Storage management: It's a RAID
So what's the difference?
A Redundant Array of Independent Drives is a way to make a computer treat a number of physically distinct drives as one big drive. There are several different RAID configurations, each with its own advantages and disadvantages. The configurations mentioned in this review are:
RAID 0: RAID 0 uses the most basic RAID technique, called striping. Each disk's space is split up into stripes of a certain length, which can vary based on different RAID management programs but is always the same within a single RAID. The software then writes to each stripe before moving onto a stripe in the same position on the next drive. So the first stripe on disk one would be followed by the first stripe on disk two, and so on. This allows for maximum capacity equal to the sum of all the drives' capacities. But with RAID 0, if a single drive fails, the entire RAID fails and you will likely lose all your data.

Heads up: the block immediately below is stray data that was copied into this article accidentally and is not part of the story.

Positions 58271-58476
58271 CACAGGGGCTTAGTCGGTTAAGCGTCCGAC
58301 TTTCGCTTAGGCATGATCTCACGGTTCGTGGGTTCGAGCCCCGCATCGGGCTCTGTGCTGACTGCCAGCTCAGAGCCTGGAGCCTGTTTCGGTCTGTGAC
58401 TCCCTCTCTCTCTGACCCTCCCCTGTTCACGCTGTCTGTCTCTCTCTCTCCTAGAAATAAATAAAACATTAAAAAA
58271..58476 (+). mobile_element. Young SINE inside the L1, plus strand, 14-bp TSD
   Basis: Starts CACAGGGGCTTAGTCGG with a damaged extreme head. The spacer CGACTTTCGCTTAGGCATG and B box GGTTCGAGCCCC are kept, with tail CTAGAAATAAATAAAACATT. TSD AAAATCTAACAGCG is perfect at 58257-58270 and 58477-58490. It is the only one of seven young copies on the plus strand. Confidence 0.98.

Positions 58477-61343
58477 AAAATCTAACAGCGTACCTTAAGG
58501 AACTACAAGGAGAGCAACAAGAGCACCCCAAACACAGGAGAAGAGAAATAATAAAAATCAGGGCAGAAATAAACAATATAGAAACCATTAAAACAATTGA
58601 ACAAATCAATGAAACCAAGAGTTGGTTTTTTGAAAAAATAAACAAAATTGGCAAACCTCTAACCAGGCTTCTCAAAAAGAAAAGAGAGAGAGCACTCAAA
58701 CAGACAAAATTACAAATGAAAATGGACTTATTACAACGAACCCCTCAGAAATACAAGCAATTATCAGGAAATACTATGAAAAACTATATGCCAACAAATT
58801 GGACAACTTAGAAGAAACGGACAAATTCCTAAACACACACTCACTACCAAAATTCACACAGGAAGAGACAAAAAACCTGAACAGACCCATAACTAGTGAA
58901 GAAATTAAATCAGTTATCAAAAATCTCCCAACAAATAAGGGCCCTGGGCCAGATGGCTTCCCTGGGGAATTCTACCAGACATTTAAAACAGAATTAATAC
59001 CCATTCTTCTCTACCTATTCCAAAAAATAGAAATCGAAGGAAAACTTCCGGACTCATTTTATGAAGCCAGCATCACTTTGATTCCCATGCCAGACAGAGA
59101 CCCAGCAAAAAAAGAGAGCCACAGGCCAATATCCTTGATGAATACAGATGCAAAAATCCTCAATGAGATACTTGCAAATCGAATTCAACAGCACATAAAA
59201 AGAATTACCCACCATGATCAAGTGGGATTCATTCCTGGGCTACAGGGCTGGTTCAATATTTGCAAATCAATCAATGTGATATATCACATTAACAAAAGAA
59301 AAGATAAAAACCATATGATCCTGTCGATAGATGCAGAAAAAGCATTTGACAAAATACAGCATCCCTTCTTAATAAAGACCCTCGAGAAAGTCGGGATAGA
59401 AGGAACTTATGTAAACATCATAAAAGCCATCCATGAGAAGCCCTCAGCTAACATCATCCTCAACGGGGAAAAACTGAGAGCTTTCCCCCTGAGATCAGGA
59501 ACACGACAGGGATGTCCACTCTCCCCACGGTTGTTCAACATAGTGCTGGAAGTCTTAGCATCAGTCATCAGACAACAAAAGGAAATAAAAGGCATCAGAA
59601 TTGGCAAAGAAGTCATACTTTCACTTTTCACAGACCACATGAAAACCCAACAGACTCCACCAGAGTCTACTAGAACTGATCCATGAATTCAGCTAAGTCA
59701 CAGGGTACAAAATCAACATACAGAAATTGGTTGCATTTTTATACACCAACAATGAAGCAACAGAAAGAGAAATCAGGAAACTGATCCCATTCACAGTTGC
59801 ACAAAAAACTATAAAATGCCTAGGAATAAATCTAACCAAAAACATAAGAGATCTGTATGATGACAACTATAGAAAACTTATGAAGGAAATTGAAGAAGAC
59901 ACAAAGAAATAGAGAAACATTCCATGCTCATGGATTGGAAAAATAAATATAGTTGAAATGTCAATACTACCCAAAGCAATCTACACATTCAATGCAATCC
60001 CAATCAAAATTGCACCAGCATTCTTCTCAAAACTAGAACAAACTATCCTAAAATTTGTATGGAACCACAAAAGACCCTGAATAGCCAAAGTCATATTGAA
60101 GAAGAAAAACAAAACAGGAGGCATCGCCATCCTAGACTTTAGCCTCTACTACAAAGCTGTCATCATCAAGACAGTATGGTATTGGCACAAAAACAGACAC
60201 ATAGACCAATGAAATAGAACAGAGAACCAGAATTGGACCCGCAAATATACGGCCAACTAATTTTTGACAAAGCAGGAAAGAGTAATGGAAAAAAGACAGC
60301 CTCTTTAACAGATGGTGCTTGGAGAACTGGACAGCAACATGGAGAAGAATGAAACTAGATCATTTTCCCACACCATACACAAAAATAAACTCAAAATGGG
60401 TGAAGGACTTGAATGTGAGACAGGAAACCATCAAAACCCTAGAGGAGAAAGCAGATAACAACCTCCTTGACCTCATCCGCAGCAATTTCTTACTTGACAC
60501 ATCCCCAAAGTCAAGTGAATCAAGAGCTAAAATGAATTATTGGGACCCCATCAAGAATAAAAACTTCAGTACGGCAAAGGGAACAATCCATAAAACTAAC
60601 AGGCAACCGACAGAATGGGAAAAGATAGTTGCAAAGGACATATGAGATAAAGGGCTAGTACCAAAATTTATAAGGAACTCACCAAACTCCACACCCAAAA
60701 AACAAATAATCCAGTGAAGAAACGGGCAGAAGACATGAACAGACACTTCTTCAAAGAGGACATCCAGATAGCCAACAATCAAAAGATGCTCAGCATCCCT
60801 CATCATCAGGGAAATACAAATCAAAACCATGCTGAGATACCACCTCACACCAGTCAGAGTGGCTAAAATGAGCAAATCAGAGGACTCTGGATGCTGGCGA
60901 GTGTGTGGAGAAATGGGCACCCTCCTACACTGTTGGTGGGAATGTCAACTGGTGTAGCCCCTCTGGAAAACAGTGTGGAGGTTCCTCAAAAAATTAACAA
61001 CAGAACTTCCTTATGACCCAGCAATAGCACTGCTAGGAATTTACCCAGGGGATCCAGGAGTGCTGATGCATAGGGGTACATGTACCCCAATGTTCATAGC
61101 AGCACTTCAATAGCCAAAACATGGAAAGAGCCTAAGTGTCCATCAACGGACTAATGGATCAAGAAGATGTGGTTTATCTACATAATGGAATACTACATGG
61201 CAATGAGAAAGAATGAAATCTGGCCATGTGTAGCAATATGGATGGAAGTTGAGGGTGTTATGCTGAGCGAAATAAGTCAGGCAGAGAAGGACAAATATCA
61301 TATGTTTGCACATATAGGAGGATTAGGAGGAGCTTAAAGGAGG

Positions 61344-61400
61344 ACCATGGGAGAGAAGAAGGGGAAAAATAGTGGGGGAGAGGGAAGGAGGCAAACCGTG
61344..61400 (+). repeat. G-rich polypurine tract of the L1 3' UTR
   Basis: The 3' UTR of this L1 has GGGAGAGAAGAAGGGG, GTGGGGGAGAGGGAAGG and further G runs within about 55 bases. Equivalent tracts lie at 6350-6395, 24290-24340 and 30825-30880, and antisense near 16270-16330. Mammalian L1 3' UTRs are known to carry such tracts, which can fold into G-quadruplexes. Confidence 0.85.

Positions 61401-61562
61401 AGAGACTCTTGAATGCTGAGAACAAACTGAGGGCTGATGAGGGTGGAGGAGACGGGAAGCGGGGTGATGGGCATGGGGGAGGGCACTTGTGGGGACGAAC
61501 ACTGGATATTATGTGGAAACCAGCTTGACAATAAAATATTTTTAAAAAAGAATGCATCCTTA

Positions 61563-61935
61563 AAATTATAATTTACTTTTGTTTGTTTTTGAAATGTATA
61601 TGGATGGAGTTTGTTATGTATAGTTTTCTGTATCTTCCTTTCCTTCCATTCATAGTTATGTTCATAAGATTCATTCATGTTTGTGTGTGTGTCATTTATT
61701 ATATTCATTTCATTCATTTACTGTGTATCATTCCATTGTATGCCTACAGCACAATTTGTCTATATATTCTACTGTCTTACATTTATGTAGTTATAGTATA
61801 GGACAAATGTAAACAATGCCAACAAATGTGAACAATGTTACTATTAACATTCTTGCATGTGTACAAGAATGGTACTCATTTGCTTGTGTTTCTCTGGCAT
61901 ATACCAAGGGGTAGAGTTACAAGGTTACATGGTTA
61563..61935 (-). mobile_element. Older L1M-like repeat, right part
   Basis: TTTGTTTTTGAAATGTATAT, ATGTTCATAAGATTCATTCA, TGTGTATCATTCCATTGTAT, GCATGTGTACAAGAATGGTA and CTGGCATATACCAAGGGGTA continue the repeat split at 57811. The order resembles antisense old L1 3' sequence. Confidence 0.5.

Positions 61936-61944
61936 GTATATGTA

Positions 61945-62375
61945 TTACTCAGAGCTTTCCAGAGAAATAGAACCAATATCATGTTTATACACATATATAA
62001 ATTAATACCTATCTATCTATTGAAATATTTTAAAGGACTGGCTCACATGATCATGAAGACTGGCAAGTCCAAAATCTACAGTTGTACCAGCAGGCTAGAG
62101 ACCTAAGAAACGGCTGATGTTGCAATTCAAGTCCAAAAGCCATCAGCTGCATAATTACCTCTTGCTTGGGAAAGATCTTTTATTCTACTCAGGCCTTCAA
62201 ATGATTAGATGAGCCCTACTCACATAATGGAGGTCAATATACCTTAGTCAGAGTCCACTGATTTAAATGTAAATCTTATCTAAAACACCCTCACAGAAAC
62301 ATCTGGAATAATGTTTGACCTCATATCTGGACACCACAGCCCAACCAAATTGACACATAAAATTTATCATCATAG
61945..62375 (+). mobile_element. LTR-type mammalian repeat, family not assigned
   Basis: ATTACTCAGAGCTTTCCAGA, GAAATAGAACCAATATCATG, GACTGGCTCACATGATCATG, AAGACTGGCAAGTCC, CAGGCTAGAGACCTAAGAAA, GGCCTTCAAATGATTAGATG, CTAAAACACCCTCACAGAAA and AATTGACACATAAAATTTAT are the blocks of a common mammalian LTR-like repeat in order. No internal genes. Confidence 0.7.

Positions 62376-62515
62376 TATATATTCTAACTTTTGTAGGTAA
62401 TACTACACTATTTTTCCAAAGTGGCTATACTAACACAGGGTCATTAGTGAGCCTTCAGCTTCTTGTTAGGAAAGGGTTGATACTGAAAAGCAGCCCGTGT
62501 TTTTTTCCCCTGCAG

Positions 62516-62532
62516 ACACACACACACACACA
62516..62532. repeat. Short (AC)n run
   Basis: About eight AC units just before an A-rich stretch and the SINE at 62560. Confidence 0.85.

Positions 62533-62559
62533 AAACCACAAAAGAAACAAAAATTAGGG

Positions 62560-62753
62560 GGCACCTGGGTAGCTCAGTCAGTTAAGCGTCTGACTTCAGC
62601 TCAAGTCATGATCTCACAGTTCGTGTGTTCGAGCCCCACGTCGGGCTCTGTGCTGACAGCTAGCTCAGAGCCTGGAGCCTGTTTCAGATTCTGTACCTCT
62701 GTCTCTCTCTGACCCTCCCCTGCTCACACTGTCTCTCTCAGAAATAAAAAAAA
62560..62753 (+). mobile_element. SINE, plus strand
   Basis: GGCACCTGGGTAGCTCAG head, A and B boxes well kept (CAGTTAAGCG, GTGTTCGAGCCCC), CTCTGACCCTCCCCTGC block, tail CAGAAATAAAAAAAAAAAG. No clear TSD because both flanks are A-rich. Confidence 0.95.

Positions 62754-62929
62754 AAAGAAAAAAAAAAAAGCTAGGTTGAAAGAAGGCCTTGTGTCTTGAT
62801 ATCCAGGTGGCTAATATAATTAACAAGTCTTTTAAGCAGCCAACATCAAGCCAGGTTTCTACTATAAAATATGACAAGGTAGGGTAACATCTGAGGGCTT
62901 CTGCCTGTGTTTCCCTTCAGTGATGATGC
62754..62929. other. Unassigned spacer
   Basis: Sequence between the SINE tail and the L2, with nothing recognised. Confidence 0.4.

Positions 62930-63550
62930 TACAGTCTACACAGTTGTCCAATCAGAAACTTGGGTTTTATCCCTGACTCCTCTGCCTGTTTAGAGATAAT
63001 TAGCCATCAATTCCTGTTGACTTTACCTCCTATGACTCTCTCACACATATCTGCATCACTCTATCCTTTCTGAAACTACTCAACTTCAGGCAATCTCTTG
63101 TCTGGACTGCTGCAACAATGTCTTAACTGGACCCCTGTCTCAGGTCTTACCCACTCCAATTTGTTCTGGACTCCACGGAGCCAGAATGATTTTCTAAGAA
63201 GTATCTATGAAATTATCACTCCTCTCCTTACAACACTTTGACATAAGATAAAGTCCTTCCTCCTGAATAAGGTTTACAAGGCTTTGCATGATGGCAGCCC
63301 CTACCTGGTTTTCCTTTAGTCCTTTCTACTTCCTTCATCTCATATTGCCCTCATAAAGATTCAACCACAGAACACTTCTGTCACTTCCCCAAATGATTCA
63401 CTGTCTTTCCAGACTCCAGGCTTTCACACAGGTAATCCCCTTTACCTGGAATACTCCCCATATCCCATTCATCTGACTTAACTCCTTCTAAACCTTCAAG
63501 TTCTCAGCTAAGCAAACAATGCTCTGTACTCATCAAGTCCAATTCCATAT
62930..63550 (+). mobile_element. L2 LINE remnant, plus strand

RAID 1: This RAID uses a different technique called mirroring. The disks are paired up and the second disk in each pair is an exact copy of the first. Each pair is treated as a separate drive. This has maximum redundancy, as both drives in a pair would have to fail for that logical drive to fail. However, the capacity is half that of RAID 0.
RAID 1+0 (or 10): This RAID combines the techniques of RAIDs 0 and 1. Each pair of drives is mirrored, and each mirrored pair is striped so that the RAID is treated as one drive. This is just as secure, but also has the halved capacity of RAID 1. The difference is that each pair is not treated as a separate drive, but one contiguous one.
RAID 5: This more secure RAID uses striping but does something different with the stripes. For each set of stripes (such as the first stripe of every disk in the RAID), one of the disk's stripes contains parity data corresponding to the data on the other disks.
The disk that has the parity information alternates with each set of stripes. This has the advantage that if one disk fails, it can be rebuilt completely from the information on the other disks. Still, RAID 5 isn't 100-percent bulletproof in protecting data'only the mirroring of RAID 1 can offer that. But RAID 5 is highly reliable. The advantage it has over RAID 1 is the increased capacity. With only one disk in the array being used for storing parity, the capacity of a five-disk array would be the total size of the remaining four disks.